With the way that religion is bought and sold today, and with all the problems in the world caused by it,I think that there is some grain of truth in it.It can be like adrug that people think will make them feel better,and it some ways,it does! We all have to have something to believe in!
The statement still holds true. Religion has and will be used as a political force. Regardless of what good we may be able to do with it, we've demonstrated that governments can either rally troops or sedate the unrest with religion.
When you're a developing child, the more people around you who believe the same thing, the less likely you are to question it. It becomes ingrained as a truth and part of your world view.
If a person is less likely to question their religion, and their government knows this, then religion becomes a perfectly suitable tool for control.
Religion requires a certain mindset which allows coping with problems through belief in something that is not real. In the same way opium (or other drug users) dulls the sense away from reality. It is this dulling of reality (coping) that is equivalent to religion. Religion is an escape from reality that allows people to feel good, but its not rational.
With the major religions such as Christianity, it is like Opium. Your mind is poisoned with scientifically disproven beliefs such as a flat Earth, a 6,000 year old Earth, and even the craziest, homosexuality is unnatural.
This is why religion is like a mind numbing substance and it only further promoted by the world by rewarding religious organization with tax exempts, or by putting the use of a religion in the U.S. pledge of allegiance. Religion also promotes violence and extremism more often than other opinions.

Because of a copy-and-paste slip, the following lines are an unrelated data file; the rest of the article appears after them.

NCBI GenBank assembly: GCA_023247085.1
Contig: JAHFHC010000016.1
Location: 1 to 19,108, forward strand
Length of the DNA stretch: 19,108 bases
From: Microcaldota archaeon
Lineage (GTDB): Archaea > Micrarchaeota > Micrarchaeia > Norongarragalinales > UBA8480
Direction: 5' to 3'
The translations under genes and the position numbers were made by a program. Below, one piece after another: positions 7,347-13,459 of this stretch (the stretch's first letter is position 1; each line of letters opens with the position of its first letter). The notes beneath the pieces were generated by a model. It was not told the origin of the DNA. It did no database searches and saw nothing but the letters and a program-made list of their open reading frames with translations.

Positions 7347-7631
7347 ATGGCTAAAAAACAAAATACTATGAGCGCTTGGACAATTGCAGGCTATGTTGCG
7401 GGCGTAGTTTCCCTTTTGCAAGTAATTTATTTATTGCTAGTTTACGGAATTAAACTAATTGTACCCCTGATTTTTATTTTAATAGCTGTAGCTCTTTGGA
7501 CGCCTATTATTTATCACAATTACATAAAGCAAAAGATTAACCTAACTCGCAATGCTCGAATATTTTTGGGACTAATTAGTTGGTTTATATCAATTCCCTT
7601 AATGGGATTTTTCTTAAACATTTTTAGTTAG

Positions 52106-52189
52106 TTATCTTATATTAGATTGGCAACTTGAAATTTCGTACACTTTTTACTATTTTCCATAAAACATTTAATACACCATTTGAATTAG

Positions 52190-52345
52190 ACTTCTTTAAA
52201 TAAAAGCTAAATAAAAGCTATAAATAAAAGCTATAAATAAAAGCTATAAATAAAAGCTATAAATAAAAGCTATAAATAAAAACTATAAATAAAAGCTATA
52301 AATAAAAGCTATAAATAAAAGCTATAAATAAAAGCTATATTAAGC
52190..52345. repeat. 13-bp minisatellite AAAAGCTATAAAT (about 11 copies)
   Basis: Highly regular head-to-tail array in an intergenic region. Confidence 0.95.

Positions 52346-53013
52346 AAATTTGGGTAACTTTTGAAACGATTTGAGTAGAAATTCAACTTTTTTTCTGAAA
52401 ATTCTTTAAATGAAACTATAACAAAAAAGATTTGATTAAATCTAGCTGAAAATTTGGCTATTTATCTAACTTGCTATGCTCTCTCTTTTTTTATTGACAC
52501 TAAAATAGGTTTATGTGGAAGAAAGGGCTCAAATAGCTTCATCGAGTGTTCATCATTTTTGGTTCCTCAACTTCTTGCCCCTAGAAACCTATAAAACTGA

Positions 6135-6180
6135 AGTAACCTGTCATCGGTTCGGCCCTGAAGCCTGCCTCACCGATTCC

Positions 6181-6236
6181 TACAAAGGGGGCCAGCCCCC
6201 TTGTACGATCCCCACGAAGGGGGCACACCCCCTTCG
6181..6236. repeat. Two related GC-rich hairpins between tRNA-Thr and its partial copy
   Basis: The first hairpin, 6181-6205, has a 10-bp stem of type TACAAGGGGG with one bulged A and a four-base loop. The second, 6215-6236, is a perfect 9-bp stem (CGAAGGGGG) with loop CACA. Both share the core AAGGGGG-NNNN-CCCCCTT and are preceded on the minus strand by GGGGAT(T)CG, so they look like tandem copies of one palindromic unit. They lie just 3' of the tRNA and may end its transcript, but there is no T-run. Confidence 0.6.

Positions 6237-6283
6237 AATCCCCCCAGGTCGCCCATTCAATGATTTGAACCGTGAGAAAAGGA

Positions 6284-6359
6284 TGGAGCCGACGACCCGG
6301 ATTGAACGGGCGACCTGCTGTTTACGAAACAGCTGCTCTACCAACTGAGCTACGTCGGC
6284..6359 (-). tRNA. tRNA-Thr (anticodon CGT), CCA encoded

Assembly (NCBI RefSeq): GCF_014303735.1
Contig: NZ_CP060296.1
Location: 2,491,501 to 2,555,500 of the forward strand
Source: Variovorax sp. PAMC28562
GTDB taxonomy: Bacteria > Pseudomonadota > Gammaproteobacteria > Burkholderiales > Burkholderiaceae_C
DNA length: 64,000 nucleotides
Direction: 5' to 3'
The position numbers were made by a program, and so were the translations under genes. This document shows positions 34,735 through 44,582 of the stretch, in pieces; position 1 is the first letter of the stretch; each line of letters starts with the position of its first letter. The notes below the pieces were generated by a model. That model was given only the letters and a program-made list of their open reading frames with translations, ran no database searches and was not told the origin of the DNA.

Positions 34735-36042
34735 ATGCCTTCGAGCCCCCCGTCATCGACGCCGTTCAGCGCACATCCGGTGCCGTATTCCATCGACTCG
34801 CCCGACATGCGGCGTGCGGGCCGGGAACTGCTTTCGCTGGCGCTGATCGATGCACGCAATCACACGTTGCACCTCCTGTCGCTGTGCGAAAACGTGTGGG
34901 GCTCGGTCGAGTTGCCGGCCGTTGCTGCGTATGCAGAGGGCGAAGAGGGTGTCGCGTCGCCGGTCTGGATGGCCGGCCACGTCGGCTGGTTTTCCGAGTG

This is why religion is an opium of the mind.
Those who don't agree have sinned and belong to Satan himself. DRUGS! DRUGS! DRUGGSSS!!!!! I tell you, you must listen to me, drugs can make everybody safer. If everybody is high, that means we are all in heaven! Drugs make us see the future and therefore enhance our vision.
People in societies with class difference and/or bad education need a gateway to escape from reality, religion is one of those gateways. It gives the illusion that there is someone who cares, even when the government and/or society doesn't. This is why it still exists. People need answers, and when they don't know/understand science, they turn to religion. Religion also has a use in keeping populations under control. It is a very useful tool in controlling the lives of people and preventing revolt. This is why it is the opium of the masses, it is used to brainwash people into doing whatever the ruling class desires.
Just like a drug, religion has bad side effects and good effects. These effects can be temporary or permanent depending on how often the "drug" is used. When Nietzsche said "God is dead. God remains dead. And we have killed him" I took it as a sort of anguish, since he makes claims against science as well. Religion may work like a drug, but it was a fairly useful one.